"Time has become so short that we must turn around the CO2 situation within a decade to avoid saddling our children with the irreversible consequences of a runaway warming. That means not waiting for a better deal on some post-Kyoto treaty. It means immediately scaling up technologies that we know will work, not waiting for something better that could take decades to debug.

This isn't optional. It is something that we simply have to do. The time for talk is past.

"I see why you're worried," she says. "But what's your optimistic scenario for dealing with this fossil fuel fiasco?"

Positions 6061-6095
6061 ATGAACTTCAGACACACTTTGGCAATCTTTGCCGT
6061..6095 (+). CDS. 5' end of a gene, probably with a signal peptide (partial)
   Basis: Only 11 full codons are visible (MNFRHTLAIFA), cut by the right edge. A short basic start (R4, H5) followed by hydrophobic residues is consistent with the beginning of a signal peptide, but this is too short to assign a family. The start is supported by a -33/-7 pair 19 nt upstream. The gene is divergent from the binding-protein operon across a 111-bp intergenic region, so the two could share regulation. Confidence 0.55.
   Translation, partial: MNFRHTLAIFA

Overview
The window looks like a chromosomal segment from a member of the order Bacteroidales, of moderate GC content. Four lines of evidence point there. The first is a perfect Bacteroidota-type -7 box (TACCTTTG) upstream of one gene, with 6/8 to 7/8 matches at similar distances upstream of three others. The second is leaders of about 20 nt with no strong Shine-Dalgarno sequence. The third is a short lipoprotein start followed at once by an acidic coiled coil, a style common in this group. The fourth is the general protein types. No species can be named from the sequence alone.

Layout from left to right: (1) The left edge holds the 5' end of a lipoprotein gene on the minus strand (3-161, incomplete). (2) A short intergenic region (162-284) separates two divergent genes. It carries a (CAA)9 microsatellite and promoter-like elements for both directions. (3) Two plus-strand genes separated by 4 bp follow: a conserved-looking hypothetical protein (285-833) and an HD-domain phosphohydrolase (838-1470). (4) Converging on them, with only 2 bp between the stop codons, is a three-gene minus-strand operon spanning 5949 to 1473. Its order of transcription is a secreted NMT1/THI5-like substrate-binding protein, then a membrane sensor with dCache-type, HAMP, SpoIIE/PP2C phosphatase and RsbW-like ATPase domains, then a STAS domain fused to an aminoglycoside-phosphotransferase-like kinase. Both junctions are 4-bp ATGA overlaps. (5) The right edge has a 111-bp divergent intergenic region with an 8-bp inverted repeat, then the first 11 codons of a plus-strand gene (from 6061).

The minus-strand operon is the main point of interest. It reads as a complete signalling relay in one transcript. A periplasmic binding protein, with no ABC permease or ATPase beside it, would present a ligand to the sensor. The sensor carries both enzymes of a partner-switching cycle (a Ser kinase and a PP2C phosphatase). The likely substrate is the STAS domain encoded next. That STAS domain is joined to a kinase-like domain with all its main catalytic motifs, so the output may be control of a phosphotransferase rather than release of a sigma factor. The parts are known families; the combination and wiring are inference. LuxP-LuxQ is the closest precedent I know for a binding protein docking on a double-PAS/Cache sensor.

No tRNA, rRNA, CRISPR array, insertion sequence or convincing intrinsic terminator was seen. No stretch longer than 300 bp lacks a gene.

For starters, I think it likely that the leaders of the major religious groups will soon come to see climate change as a serious failure of stewardship. And once they see our present fossil fuel use as a deeply immoral imposition on other people and unborn generations, their arguments will trump the talk- endlessly-to-buy-time business objections – just as such moral arguments did when ending slavery in the 19th century. (((Okay – so we get a giant swarm of fundies to help out? I thought they'd been running the show since Reagan. What do they have to show in the way of positive eco-accomplishments? If religion is supposed to be an answer, why don't they go rebuild Jerusalem first? Everybody agrees it's holy, right? A green, steward-centric, eco-ethical Jerusalem. Yeah, sure. Okay, next optimistic suggestion.)))